Transport and logistics can’t just be squeezed in to a complex construction plan – it requires expert planning.
Inner city construction sites are feeling the squeeze – literally. As cities become more built up and densely populated, construction sites in these locations are working in tighter and tighter spaces, creating potential headaches for logistics and transport.
Logistical specialists and expert planners are vital; particularly where large materials like structural steelwork are to be transported to a site.
Good logistics planning, with attention to detail, allows for on-site teams to continue working to schedule, reduces risk of added costs and ensures neighbours do not experience unnecessary disruption. Logistical specialists will know to take into account schedules, materials, lead times and supply chain constraints as well as on-site plant management, storage and materials handling and the inbound transport management.
Comprehensive planning is critical, taking into consideration all of the above factors. It should, in particular, focus on space, scheduling and collaboration between all contractors and neighbouring communities.
Space constraints include limited space on roads, junctions and at entrances or exits from sites and will have to be measured based on both size and volume of vehicles visiting site.
Scheduling will need to consider not only when materials are needed on site but what else is likely to be on the approaching and surrounding roads at certain times. With construction logistics making up around one third of freight traffic in cities, contributing to congestion, getting the operation right is essential.
Local factors and regulations must also be identified and worked around. For example, local public buildings, such as schools or places of worship, times of use should be taken into consideration. Any considerate constructor will be alive to activities and attitudes in the community surrounding the development and work sympathetically to these.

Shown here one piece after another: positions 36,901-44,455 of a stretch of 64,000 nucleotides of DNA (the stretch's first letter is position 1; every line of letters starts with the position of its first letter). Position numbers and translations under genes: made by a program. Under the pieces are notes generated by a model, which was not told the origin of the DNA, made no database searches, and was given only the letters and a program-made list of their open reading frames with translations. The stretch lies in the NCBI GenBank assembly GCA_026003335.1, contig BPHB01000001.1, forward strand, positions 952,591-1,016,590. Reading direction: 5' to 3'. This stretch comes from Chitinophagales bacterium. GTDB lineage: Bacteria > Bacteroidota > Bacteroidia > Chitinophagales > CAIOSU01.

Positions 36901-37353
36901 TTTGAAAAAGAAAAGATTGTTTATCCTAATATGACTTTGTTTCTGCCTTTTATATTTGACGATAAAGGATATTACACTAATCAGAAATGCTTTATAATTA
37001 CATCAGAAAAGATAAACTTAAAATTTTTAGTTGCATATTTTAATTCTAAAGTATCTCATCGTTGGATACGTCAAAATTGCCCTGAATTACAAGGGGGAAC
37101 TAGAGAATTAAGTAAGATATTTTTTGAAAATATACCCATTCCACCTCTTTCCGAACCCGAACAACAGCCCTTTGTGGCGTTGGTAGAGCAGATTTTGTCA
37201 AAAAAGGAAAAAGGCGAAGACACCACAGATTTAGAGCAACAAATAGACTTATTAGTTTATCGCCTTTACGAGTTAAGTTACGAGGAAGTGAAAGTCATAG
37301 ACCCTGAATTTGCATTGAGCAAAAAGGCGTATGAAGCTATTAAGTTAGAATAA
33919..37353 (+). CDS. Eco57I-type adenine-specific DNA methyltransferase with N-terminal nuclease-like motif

While each of these creates challenges, none are insurmountable. By bringing in experienced and qualified expert planners, transporting large loads to sites can be safely, efficiently and effectively done. There are both solutions and opportunities available.
Careful and comprehensive information management is the first step – ensuring all available information, on locations, timings and load sizes, is shared as early on in the process as possible. This will set out a timeline of project stages, materials and labour needed and accompanying transport and logistics necessary.
Then, to ensure a ‘right first time’ process, a recce is essential.
Working with logistical specialists Collett, one of our trusted transport partners, we are already putting plans in place for transport to a central London site that doesn’t begin until later this year . The task of transporting a 16.5m long artic trailer requires multiple test runs to consider all available routes and determine the most appropriate approach. Carefully managed and monitored ‘dry runs’ are being undertaken to ensure trailers can not only get steelwork safely in, but then efficiently exit the site for work to begin.
And if a lack of width and length on-site isn’t enough to contend with, high-rise buildings or plots with basement spaces mean height and depth must also be considered in planning.
Working in Nottingham we managed the erection of steelwork for a building with both a basement and six-storeys above it. The site’s boundary was retained by a stone wall, behind which was a 50ft drop. Using a mobile crane, we were able to safely and securely install the steelwork.
Site planning and logistics is an essential aspect of construction contracting and should not be overlooked or underestimated. Bringing in an experienced, trusted team will mitigate headaches, escalating costs and reputational risks.
At Elland Steel we have been able to tackle challenging site logistics, safely bringing in large structural steelwork, by developing a team of expert planners and partners.